Brock campus goes Fair Trade

This week is Fair Trade Campus Week and Brock University is celebrating by becoming Canada’s sixth Fair Trade Campus – second in Ontario after Guelph – to be designated by Fairtrade Canada.

The campus designation was made possible by the hard work of the Brock Fair Trade Club student group, and the University’s and Brock University Students’ Union’s (BUSU) food services operators.

“We’re thrilled to get the Fair Trade Campus designation,” says Anneka Bosse, co-president of Brock Fair Trade. “It’s proof that all of our hard work is paying off.”

As part of Fair Trade Campus Week at Brock, information tables featuring fair-trade bananagrams will be on display in the Guernsey Market and BUSU’s General Brock Store will also be hosting giveaways all week long.

On Wednesday, Sept. 25. at 2 p.m., in the Collabratorium, there will be a free screening of the documentary Black Gold, which follows the efforts of an Ethiopian coffee union manager as he travels the world to obtain a better price for his workers’ coffee beans.

And on Thursday, Sept. 26, from 11 a.m. to 1 p.m., the Brock Fair Trade Club will host a ‘Play Fair’ coffee house in the Guernsey Market where a ceremony will take place to formally recognize the University’s Fair Trade Campus designation.

“This week is about spreading awareness about fair trade and showcasing the leadership of Canadian universities in making changes to their procurement policies,” says Sean McHugh, Executive Director, Canadian Fair Trade Network. “The Fair Trade Campus Program is about emphasizing the role that institutions can play, and the long-term and large-scale impacts that these decisions can have.”

Initiated by Brock students Anneka Bosse and Charissa DiMarco in 2011, the Brock Fair Trade club was created to raise awareness and educate the Brock community on fair trade issues at the University and in Niagara.

“We had been involved in the Fair Trade club at our high school, and we wanted to do something with Fair Trade at Brock as well,” says DiMarco. “When we found out that there was no Fair Trade club at Brock, we decided to start Brock Fair Trade.”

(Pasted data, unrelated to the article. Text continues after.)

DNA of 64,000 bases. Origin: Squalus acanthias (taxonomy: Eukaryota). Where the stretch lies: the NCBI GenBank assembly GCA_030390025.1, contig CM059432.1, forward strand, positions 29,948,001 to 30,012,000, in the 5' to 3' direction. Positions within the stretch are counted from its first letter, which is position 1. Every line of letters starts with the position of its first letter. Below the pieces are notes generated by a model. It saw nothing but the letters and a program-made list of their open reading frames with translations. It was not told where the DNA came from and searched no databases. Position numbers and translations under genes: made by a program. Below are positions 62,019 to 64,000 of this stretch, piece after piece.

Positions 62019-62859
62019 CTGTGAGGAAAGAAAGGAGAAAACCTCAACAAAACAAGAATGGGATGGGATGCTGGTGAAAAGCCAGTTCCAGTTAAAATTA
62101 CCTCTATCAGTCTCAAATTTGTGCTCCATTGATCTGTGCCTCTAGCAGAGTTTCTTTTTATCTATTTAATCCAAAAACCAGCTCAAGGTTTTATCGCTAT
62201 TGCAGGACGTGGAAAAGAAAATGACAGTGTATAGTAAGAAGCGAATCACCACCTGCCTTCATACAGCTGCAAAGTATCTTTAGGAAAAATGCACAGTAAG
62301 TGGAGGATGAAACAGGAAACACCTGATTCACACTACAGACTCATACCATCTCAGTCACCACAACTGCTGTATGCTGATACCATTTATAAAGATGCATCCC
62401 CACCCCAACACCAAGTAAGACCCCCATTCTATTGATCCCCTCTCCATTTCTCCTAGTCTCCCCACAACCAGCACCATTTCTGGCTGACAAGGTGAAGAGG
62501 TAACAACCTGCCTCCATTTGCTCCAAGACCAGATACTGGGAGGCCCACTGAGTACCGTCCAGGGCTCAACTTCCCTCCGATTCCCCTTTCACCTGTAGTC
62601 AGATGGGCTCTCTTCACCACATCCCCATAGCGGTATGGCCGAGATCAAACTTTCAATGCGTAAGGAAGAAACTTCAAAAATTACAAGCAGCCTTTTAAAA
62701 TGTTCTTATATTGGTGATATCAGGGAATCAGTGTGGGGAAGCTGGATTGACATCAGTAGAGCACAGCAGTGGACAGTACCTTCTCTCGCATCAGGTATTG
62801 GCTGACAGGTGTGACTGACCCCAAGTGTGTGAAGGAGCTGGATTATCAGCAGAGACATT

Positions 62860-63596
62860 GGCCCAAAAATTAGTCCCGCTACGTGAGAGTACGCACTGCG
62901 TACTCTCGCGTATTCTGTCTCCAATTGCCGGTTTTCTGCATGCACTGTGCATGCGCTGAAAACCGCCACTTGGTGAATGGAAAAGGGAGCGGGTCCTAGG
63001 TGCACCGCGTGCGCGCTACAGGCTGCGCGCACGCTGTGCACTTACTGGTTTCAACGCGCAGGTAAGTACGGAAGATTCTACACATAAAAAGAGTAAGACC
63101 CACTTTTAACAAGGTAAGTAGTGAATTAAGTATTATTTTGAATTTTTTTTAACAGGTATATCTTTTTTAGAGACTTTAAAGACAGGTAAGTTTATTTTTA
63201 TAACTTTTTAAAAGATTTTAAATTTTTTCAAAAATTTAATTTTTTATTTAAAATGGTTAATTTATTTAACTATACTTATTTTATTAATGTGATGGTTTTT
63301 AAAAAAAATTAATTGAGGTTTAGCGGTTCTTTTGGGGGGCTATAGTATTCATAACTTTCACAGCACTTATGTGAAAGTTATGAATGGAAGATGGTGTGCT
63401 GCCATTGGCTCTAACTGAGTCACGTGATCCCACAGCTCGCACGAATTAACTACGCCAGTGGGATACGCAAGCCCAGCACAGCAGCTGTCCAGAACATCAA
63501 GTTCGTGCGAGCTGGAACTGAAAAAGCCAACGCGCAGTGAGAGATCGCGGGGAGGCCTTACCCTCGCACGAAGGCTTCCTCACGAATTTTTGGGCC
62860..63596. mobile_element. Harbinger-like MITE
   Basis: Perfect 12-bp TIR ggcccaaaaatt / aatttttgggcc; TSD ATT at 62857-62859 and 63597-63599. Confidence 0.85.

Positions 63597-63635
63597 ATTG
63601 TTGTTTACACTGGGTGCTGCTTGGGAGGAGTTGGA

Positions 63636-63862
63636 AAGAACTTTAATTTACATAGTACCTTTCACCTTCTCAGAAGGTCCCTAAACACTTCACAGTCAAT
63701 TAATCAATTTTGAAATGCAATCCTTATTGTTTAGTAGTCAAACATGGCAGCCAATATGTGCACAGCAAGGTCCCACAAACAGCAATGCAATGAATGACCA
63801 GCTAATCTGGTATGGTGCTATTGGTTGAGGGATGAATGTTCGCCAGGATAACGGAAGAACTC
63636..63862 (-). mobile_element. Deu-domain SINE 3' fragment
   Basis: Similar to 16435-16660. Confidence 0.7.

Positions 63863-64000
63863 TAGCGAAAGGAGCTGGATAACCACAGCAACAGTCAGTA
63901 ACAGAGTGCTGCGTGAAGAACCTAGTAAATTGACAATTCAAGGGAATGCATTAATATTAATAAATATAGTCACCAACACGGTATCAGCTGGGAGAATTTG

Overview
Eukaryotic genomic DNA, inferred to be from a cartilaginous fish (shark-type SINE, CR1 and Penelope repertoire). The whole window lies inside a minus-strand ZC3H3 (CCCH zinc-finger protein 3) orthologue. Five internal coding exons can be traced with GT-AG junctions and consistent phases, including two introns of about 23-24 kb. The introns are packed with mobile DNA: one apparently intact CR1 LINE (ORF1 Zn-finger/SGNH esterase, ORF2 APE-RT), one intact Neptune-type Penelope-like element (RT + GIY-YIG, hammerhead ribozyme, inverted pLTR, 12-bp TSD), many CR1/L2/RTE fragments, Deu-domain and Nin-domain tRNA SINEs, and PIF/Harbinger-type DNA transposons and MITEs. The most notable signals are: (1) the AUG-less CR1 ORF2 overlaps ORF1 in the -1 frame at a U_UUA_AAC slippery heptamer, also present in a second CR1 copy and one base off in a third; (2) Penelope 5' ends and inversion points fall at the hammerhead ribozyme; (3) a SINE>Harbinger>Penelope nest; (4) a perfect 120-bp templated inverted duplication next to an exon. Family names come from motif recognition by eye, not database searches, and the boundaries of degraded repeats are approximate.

In order to meet Fairtrade Canada’s standards for Fair Trade Campus designation, Bosse and DiMarco worked with the University and students’ union in three main areas: availability, visibility and committee.

In terms of availability, the group had to ensure that Fair Trade certified (FTC) coffee, tea and chocolate bar options are available at all food outlets under direct control of the institution and its students’ union. For visibility, signs have been posted and educational info on Fair Trade has been made available wherever FTC products are sold on campus. And a Brock Fair Trade Committee has been created as a sub-group of the University’s Sustainability Co-ordinating Committee to monitor, measure and report on compliance with Fair Trade Campus standards.

“Both the University and BUSU staff were incredibly helpful in our journey,” adds Bosse. “They were very accommodating and willing to put everything in place to help us reach our goal. I look forward to working with them in the future to get more Fair Trade certified products available on campus.”

“This is a great example of Brock students and administration working together to help foster a socially- and environmentally-responsible campus,” says Tom Saint-Ivany, Associate Vice-President, Facilities Management, and chair of the Sustainability Co-ordinating Committee. “Sustainability is one of our core values here at Brock, and we look forward to working with the Brock Fair Trade Club and BUSU to help raise awareness about Fair Trade issues at the University.

Where to find Fair Trade products at Brock


  • Sir Isaac Brock Blend (Guernsey Market, Alphie’s Bistro, Residence, C-Block, Cairns Complex, Noodles)
  • Badger Brew (General Brock Store)
  • Plus extra from independently operated businesses on campus: one Fair Trade Starbucks option (Daily Grind Café, Student-Alumni Centre) and two Fair Trade Seattle’s Best options (Common Grounds, Matheson Learning Commons)


  • Numi Tea (Guernsey Market, General Brock Store, Alphie’s Bistro, Residence, C-Block, Cairns Complex, Noodles)


  • Dairy Milk (General Brock Store, Union Station, Walker Food Court, vending machines)
  • Camino (Campus Store, vending machines)

What is fair trade?
Fair trade is a market-based system that uses informed consumer support to influence international trade and business practices toward greater social and environmental sustainability. As a response to conventional trade systems, which have very often contributed to poverty and poor working conditions within developing countries, fair trade aims to build an alternative approach based on mutually beneficial relationships between producers and consumers.

Brock Fair Trade and its volunteer efforts is supported by OPIRG-Brock.
To get involved:

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One comment on “Brock campus goes Fair Trade”

  1. Richard C. Mitchell says:

    Kudos to Anneka and Charissa for taking this forward and giving Brock faculty, support staff and students the opportunity to vote with thier dollars. To understand how important their choices are each day in the marketplace. That literally millions in the majority world of the south live or die – have the opportunity to go to school or not if they are girls – based on our consumption patterns here in the minority worlds of the north.

    Thanks for all your hard work.